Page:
Midwest beckoned Garth Christenson 20 years ago
He was a Midwest boy, a native of River Falls but his family moved a lot -- 15 times during which he attended 11 schools and graduated from Amery High School.
This year Dr. Garth Christenson is celebrating 20 years in business in Hudson. Like his childhood, his educational and professional goals took him on a cross-country journey. After his undergraduate studies were completed at UW-River Falls, it was on to Chicago for his doctor of optometry degree. Then he headed to New York City for an internship. The the West Coast beckoned him with an offer of a residency in Children's Vision at the Southern California College of Optometry where he stayed for five years teaching and doing research. During that time, the highly-driven Christenson earned his Master of Science degree in Education as well.
When it was time for him to consider going into private practice, home called him back.
In 1990 he opened Christenson Vision Center in an office he leased sight unseen in the Keller Building on Coulee Road. The first six months led him to wonder just exactly what he had done, having only seven patients in the first month. In the beginning he was literally a one-man operation.
"I did everything, answer the phone, did the eye exams, dispensed the glasses and locked the door at night," said Christenson. "I think that humble beginning makes you appreciate everything more."
Over the course of the next 20 years, Christenson's practice has expanded and moved to accommodate the growth. Today, CVC is located at 2215 Vine St., in the lower level of a professional building he co-owns with Dentist Tom Kloster and Dean Knudson.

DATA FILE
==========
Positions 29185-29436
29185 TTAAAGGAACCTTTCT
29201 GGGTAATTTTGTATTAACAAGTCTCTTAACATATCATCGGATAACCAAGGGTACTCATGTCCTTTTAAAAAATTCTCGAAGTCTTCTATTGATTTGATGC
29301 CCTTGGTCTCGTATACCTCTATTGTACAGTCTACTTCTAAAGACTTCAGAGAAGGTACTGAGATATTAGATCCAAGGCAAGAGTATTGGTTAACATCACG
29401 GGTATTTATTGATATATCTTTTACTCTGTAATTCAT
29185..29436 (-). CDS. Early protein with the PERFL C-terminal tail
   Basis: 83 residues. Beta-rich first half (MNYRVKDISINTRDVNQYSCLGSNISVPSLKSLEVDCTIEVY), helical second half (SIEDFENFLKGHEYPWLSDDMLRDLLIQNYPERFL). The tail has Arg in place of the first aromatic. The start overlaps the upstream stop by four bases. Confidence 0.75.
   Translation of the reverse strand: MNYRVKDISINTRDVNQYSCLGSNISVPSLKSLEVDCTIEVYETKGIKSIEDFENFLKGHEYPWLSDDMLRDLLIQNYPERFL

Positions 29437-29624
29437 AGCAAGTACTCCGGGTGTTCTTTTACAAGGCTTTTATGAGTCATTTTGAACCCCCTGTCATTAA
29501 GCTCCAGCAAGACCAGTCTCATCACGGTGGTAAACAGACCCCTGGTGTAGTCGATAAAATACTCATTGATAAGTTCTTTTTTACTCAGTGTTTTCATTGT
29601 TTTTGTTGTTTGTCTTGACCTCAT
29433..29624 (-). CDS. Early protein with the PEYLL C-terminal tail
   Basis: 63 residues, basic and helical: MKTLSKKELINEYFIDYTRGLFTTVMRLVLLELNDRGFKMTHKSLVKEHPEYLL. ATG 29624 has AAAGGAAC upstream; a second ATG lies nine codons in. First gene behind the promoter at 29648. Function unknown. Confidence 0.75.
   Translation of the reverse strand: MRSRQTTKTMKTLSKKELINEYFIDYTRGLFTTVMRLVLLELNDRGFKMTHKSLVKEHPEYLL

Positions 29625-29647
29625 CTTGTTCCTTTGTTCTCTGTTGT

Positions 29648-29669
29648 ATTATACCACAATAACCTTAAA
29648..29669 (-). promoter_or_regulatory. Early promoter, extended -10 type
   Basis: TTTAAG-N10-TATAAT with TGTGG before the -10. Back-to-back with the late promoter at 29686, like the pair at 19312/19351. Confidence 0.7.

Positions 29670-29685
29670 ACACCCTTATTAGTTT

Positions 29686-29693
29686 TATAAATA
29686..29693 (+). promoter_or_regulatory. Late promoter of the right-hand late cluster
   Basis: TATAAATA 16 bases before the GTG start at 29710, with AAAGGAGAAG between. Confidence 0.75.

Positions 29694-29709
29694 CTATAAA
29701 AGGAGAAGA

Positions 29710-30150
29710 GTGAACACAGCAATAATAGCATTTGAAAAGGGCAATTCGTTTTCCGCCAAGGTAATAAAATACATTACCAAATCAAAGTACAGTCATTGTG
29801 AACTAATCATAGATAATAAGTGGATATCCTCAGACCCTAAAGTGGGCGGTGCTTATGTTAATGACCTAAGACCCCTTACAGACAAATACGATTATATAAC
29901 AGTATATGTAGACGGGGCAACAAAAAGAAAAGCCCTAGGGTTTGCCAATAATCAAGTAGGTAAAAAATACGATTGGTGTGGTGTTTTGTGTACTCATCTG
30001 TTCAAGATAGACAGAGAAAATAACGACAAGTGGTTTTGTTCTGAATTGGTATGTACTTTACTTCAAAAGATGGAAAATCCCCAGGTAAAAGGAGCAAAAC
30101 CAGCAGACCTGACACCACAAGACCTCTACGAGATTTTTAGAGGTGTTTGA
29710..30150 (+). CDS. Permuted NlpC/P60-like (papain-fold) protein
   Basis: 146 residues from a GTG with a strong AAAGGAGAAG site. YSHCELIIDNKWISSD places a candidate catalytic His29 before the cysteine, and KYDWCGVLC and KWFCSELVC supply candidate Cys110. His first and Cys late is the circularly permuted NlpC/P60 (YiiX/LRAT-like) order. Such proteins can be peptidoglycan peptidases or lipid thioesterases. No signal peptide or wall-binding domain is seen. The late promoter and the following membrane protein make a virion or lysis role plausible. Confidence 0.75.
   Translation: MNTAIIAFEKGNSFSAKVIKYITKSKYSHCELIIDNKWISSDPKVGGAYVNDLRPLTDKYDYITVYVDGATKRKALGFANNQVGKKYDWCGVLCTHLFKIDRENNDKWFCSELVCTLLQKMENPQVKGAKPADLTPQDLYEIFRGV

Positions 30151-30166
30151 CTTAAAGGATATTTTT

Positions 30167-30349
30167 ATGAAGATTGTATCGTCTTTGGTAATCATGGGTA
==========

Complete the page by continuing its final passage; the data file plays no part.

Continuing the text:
"It has been a blessing to be associated with these folks for 20 years," said Christenson. "Tom's brother was a student of mine in California which is how I connected with him."
Today, Christenson has a staff of 10 and an associate, Dr. Micki Flynn, who joined CVC in 2005.
While Christenson, quietly, speaks of the many blessings he and his family have experienced, it is the notion of being a part of the community, treating multiple generations of family members and giving back to the community through service that are at the heart of his personal celebration.
"I continue to be amazed at the response of the community," sad Christenson. "I treat and deal with whole families -- siblings, parents, grandparents and now the kids of kids I took care of. I am blessed to come to work and serve friends. It is a neat way to interact."
"At optometry school, we teach the students to interact with a person who just happens to have a pair of eyeballs," said Christenson. "I want people to have a stake in their own care. Which is why when 1995, when digital retinal photography became available we showed patients their own photos."
CVC under Christenson's leadership has embraced technological advances with gusto, but the area of care most dear to Christenson is his work with children.
"When I look back on our work in the area of pediatric vision care it is humbling," said Christenson, who is a leader in the field of vision therapy, with clients coming from Green Bay, Iowa and North Dakota.
While the Hudson area has been good for CVC, Christenson is a community booster as well.
"Being able to give back when you benefit from being in a community is important," said Christenson, who is a member of Rotary and a past president of Community Action. "It helps create a sense of community"
For more information, go to www.christensonvisioncare.com.